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Brain Development Appears to Differ in Children Who Stutter

By Associate News Editor
Reviewed by John M. Grohol, Psy.D. on October 13, 2013

Brain Development Appears to Differ in Children Who Stutter  New research shows that children who stutter have less grey matter in key regions of the brain responsible for speech production than children who do not stutter.

The study shows the importance of seeking treatment early, according to Deryk Beal, Ph.D., executive director of the Institute for Stuttering Treatment and Research at the University of Alberta.

He notes that previous research used MRI scans to look at structural differences between the brains of adults who stutter and those who do not.

The problem with that approach is the scans come years after the onset of stuttering, which typically occurs between the ages of two and five, he said.

“You can never be quite sure whether the differences in brain structure or function you’re looking at were the result of a lifetime of coping with a speech disorder or whether those brain differences were there from the beginning,” explained Beal, a speech-language pathologist.

For his study, Beal scanned the brains of 28 children ranging from five to 12 years old. Half were diagnosed with stuttering; the other half served as a control.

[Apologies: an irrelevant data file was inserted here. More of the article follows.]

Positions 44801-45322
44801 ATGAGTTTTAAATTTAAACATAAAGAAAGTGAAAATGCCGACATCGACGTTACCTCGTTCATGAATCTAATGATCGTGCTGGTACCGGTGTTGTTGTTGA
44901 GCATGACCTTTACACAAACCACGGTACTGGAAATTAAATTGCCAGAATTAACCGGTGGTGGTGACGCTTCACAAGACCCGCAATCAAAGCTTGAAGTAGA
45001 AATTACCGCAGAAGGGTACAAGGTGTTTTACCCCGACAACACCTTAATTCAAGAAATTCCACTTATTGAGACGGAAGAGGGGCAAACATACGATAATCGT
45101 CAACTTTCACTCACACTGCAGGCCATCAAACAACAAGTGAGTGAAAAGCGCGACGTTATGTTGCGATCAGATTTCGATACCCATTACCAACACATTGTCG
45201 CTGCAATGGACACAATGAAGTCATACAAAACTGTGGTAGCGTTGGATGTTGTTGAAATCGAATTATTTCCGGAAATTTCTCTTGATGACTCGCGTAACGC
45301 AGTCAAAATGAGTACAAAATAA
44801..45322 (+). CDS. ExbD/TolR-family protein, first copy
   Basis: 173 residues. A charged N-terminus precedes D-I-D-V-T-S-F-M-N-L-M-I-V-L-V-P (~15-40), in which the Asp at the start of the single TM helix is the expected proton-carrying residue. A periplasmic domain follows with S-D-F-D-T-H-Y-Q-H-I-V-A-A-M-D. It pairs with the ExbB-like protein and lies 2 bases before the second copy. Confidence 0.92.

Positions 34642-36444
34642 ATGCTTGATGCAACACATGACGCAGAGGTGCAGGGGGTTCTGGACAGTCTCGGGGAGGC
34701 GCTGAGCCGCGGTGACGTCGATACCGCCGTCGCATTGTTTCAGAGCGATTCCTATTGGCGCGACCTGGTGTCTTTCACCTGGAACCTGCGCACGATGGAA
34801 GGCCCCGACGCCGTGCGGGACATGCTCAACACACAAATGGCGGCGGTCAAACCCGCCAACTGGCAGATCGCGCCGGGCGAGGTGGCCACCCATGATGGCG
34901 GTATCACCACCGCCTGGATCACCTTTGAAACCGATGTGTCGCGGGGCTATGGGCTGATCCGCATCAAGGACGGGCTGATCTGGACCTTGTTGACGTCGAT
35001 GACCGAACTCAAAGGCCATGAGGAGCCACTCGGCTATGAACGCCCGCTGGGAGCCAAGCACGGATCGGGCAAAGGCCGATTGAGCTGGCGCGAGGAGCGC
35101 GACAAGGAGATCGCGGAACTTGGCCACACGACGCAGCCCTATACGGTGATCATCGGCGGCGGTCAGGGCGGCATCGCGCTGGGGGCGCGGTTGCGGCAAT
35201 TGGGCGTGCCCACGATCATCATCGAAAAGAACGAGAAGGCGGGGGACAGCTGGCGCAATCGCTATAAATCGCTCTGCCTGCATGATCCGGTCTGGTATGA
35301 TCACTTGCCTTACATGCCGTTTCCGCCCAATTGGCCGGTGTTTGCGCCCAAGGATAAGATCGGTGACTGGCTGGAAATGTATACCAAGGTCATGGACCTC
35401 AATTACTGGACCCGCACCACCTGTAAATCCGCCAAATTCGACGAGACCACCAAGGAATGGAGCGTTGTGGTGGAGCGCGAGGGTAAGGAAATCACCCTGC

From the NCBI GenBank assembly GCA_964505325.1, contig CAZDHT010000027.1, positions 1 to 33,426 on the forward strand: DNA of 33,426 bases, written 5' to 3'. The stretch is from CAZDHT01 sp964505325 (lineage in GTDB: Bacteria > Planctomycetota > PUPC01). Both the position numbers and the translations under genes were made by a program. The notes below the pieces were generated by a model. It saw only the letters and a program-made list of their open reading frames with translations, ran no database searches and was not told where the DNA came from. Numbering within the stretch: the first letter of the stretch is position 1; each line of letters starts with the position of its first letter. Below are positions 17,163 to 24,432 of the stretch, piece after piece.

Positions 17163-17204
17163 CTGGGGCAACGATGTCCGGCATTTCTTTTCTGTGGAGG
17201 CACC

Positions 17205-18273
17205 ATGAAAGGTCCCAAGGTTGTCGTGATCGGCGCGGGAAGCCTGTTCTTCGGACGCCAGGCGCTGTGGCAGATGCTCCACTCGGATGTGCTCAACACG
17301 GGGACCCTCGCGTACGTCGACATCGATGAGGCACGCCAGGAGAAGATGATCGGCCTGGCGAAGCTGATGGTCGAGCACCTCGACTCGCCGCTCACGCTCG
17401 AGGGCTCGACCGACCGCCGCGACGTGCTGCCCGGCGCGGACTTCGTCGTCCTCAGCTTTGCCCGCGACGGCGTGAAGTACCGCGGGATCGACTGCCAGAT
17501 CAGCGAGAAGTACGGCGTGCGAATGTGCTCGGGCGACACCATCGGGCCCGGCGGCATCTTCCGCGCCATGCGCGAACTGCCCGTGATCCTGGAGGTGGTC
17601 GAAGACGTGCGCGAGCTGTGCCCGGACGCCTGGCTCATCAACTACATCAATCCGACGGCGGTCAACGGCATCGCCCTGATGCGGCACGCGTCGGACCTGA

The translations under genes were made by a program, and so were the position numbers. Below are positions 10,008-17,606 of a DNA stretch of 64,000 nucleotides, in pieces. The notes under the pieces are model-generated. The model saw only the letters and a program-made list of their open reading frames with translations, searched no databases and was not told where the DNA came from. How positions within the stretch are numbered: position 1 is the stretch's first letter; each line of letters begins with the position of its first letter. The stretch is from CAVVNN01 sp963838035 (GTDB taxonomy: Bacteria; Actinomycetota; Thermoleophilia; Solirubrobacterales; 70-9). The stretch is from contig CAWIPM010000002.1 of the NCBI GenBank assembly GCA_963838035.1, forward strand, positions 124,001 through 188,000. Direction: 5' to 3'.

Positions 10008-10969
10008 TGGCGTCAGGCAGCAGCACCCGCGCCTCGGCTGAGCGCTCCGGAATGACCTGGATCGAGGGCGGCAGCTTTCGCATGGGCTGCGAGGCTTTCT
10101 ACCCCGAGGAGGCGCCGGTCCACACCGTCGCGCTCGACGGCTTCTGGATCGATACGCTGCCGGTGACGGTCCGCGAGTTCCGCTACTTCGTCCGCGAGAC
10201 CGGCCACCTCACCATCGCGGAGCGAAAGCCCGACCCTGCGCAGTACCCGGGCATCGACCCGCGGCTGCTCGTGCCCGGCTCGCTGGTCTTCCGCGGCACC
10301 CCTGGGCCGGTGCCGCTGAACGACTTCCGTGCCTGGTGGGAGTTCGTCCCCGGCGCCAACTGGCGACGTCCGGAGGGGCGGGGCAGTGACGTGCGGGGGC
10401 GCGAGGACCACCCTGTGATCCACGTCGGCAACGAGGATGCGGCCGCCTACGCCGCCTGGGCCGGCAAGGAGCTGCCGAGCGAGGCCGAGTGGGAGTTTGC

Results showed that the inferior frontal gyrus region of the brain develops abnormally in children who stutter, the researcher reported.

This is important because that part of the brain is thought to control articulatory coding — taking information our brain understands about language and sounds and coding it into speech movements, he explains.

“If you think about the characteristics of stuttering — repetitions of the first sounds or syllables in a word, prolongation of sounds in a word — it’s easy to hypothesize that it’s a speech-motor-control problem,” he said.

Beal, who began his research at the University of Toronto and completed it at U of A, sees the results as a first step toward testing to see how grey matter volumes are influenced by stuttering treatment. It also should increase understanding about motor-sequence learning differences between children who stutter and those who do not, he notes.

“The more we know about motor learning in these kids, the more we can adjust our treatment — deliver it in a shorter period of time, deliver it more effectively,” he said.

The study was published in the journal Cortex.

Source: University of Alberta 

Abstract of a child brain photo by shutterstock.

 

APA Reference
Wood, J. (2013). Brain Development Appears to Differ in Children Who Stutter. Psych Central. Retrieved on December 18, 2014, from http://psychcentral.com/news/2013/10/13/brain-development-appears-to-differ-in-children-who-stutter/60628.html

 

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